By Jamie Lewis, Assistant Vice President
As the economy continues to strengthen, you may find that your insureds are sending more insurance requirements for prospective contracts to review. You skim through your client’s latest agreement, a local HVAC contractor that you have placed policies with for many years. The contract seems pretty standard thus far: $1mil/$2mil GL limit, WC, Auto from an “A” rated company, 30 day notice of cancellation and Contractors Pollution Liability coverage. Fortunately, you presented a CPL option to your insured a few years ago during their renewal. With the help of your broker, you thoroughly explained their pollution exposure and the value in carrying this coverage. Since this coverage is still current, it looks like your client should be in full compliance of this contract. You are about to respond and hope they are awarded to job, when you see that the CPL limit that is required is much higher than what is in place now. For such a small potential job, is the cost of increasing their policy limit worth the prospective revenue?
Your broker quickly comes back with the cost from the carrier to increase the insured’s entire CPL policy limit. While it’s a minimum premium per layer, it is much more than your insured anticipated paying to earn just one contract. It’s also the only contract so far that has required such a limit. Will this even be needed after the job is done? You don’t want your client to turn down the offer, especially since this could lead to additional calls from the same General Contractor. Clearly the GC understands how the operations performed by your insured carries a pollution exposure. There must be a way to control the cost of the policy and still obtain the limits they need to begin the work.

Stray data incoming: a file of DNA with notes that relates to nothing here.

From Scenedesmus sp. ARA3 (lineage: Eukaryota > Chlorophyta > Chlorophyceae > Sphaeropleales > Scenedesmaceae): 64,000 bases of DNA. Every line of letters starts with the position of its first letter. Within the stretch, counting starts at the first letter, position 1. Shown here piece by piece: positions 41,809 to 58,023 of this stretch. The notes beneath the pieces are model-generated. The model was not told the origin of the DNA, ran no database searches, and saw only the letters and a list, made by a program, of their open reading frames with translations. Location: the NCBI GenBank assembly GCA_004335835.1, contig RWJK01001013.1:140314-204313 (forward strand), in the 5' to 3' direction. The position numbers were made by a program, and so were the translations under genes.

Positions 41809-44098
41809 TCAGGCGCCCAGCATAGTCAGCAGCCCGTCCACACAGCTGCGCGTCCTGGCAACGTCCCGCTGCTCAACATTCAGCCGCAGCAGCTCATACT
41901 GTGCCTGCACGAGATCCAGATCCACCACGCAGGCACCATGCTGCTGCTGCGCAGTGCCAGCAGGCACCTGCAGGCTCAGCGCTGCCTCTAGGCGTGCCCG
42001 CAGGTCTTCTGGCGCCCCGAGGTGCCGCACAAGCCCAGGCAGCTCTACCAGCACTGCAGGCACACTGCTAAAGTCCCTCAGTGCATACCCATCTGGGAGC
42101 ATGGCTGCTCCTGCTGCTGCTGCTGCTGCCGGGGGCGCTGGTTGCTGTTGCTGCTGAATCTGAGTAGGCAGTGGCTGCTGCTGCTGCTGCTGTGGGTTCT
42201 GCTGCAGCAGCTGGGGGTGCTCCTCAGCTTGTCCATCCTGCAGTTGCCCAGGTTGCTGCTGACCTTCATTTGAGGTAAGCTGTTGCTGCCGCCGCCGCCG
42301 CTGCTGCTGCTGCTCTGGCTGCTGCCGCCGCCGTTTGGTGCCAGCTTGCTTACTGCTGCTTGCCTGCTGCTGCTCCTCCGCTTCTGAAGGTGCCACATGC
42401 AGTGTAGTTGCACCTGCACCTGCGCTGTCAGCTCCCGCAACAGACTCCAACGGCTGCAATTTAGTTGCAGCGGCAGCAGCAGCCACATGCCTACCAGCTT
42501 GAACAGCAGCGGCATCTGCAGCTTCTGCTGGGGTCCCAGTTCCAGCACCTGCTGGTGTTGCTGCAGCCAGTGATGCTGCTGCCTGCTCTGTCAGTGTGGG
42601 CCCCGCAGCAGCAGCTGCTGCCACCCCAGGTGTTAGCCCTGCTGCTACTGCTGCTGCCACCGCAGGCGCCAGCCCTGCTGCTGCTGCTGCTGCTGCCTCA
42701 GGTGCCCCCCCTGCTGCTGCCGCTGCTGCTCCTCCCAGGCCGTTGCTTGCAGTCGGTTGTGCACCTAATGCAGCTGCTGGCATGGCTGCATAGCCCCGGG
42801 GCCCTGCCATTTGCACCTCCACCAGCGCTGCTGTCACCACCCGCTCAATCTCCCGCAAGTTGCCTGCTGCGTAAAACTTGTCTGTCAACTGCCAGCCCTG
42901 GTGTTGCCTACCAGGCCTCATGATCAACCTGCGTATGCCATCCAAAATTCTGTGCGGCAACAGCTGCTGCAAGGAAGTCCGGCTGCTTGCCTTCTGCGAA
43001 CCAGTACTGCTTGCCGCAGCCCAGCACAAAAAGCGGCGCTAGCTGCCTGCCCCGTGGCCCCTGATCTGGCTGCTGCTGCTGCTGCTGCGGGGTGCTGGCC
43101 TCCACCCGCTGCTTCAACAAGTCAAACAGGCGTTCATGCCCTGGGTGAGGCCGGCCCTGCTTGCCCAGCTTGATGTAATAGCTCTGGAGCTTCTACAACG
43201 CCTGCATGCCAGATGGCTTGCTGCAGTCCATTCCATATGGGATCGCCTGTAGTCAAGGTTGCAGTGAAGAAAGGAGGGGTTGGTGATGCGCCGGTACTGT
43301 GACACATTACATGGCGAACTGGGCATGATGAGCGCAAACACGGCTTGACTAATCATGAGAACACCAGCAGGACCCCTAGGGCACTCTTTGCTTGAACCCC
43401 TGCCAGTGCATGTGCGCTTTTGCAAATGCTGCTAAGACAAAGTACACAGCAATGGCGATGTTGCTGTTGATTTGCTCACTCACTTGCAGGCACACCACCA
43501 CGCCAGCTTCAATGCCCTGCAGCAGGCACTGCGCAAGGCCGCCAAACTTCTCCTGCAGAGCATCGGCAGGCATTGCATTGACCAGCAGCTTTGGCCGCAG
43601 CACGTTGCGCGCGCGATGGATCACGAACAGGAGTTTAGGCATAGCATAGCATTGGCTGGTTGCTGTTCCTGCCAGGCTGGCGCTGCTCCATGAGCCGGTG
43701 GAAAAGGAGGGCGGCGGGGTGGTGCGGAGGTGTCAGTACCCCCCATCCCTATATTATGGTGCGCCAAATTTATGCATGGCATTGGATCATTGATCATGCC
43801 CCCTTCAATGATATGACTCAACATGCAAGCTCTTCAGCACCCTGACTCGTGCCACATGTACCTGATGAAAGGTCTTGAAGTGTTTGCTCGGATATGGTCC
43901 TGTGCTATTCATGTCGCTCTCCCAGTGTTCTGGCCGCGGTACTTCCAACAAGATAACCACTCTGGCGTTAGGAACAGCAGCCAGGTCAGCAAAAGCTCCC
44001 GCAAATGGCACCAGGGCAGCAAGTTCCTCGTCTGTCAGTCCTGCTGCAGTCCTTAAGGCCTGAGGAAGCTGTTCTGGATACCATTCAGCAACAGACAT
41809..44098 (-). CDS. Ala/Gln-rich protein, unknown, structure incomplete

After discussing why the limits are needed, your broker suggests providing “extra” limits on the policy for just this project. The insured can keep their lower limit structure for all other jobs, but additional limits may be provided for just this one contract to satisfy the requirement. Since the carrier is not increasing the occurrence or the aggregate limit for the insured’s annual exposure, simply just for this one smaller job, it may be much more cost effective. In order to provide an accurate additional premium for this endorsement, the company requests the following additional details that were not originally provided: project name, duration, contract number, location, description of services to be performed, and expected revenue for just this job.
The additional premium to add a project specific Excess limit endorsement for this one contract is much more attractive than the original proposal to increase the entire policy limit. Your insured reviews and agrees that this charge will make the project much more profitable for their company. They are pleased that they will be able to accept and comply with the requirements from this particular General Contractor. The insured understands that the additional limits apply to just this project and any other contracts will be subject to the original CPL policy limit. Having a CPL policy in place also helped your insured anticipate their annual insurance costs when planning for the year. Purchasing a project specific excess limit endorsement became one minor unexpected expense.
For more information on project policies or increasing limits for projects, contact us.